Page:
HUNTSVILLE (January 29, 2013)—A judge has halted the execution of Texas women’s death row inmate Kimberly McCarthy, who was scheduled to die just after 6 p.m. for the July 1997 murder of a retired college professor during a robbery.
Her attorneys sent a late request to halt the execution to a Dallas County judge Tuesday just hours before McCarthy's scheduled execution.
District Judge Larry Mitchell agreed and moved the execution to April 3.
University of Texas law professor Maurie Levin argued that McCarthy, who’s black, was the subject of racial discrimination by the jury of 11 whites and only one black that convicted her.
The Dallas County District Attorney's office, which earlier called the effort to stop the execution a "mere delay" tactic because the record doesn't support a valid legal claim for discrimination, said it will not appeal the judge's decision.
Last week the Texas Board of Pardons and Paroles unanimously refused a clemency request from McCarthy, whose attorneys were seeking a 120-day reprieve and commutation of her sentence to life in prison.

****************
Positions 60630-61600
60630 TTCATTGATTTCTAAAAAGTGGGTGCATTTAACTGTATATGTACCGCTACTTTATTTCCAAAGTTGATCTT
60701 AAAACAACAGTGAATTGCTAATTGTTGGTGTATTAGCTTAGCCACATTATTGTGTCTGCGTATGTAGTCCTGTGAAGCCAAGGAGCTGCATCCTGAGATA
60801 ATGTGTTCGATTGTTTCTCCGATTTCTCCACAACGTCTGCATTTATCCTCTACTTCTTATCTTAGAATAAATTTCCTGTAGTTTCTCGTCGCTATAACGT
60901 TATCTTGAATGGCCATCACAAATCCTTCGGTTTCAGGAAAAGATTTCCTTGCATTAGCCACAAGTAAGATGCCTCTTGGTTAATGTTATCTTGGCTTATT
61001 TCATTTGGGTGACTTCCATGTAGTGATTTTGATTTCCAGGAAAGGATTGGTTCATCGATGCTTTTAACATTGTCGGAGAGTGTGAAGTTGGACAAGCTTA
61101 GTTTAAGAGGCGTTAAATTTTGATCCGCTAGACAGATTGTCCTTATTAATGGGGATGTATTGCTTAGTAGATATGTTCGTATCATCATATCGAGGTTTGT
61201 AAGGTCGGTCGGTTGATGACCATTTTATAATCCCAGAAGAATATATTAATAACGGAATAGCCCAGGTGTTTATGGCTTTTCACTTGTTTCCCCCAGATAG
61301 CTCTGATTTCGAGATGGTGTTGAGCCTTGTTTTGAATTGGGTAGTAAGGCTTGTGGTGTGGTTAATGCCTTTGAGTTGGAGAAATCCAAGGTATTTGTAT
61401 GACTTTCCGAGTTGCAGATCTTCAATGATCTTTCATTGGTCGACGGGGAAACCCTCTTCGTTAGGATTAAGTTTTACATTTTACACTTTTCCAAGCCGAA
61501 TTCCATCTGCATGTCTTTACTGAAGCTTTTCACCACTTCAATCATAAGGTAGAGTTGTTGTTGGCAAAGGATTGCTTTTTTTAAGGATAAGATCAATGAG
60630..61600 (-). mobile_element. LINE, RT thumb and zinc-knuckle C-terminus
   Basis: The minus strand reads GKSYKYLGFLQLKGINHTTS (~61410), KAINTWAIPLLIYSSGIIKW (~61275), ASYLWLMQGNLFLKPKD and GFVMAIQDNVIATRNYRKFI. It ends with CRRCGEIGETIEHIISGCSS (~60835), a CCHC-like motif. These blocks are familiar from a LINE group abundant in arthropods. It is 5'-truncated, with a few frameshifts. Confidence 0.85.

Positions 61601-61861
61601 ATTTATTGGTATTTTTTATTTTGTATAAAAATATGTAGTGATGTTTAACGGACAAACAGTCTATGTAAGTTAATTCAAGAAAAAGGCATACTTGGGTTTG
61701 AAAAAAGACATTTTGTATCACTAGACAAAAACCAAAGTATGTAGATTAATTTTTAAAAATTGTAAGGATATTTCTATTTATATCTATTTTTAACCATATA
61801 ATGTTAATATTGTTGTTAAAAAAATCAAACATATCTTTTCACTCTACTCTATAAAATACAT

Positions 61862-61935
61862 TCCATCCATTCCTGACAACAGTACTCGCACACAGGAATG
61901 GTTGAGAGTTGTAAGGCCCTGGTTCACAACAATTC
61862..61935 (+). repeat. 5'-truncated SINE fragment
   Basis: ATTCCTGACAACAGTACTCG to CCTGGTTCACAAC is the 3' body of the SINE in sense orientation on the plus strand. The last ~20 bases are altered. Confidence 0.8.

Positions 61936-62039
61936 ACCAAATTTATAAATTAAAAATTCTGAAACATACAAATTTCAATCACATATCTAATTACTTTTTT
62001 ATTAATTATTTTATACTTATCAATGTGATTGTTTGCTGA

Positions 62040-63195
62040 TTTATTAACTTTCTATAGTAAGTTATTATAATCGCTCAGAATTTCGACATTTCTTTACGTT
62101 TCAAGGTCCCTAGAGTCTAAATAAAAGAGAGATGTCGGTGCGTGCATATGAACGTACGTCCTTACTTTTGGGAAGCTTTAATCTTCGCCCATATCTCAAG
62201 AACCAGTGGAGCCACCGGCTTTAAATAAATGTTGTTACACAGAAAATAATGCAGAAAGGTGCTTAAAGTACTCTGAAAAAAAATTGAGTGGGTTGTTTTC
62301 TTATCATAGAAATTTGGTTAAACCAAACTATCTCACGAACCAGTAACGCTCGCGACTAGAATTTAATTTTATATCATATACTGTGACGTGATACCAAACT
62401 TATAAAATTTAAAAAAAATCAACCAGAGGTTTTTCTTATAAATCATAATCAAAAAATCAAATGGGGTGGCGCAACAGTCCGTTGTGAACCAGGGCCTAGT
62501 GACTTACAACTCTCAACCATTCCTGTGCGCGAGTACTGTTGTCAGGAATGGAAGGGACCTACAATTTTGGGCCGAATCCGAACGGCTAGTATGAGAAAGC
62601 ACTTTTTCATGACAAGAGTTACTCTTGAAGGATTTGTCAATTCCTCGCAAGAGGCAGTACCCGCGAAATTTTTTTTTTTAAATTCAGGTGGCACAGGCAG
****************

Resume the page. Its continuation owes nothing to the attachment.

McCarthy was convicted and sentenced to death in November 1998 for the July 21, 1997 murder of her neighbor, Dorothy Booth, 71, at Booth’s home in Lancaster.
Evidence showed McCarthy went to Booth’s home on the pretense of borrowing sugar and then stabbed the retired professor five times and hit her in the face with a candelabrum.
She cut off Booth’s left ring finger to take a diamond ring and nearly severed Booth’s left little finger as well, evidence showed.
She fled with Booth’s purse and wedding ring and later bought drugs with the stolen money, used the stolen credit cards and pawned the stolen ring, evidence showed.
On Jan. 7, the U.S. Supreme Court without comment, refused to review McCarthy’s case.
McCarthy is one of 10 women on women's death row at the Mountainview Unit in Gatesville, but the only one with an execution date.
She would have been the fourth woman in Texas and the 13th woman in the U.S. executed since 1976, when the Supreme Court executions to resume.
Since then, more than 1,300 men have been executed.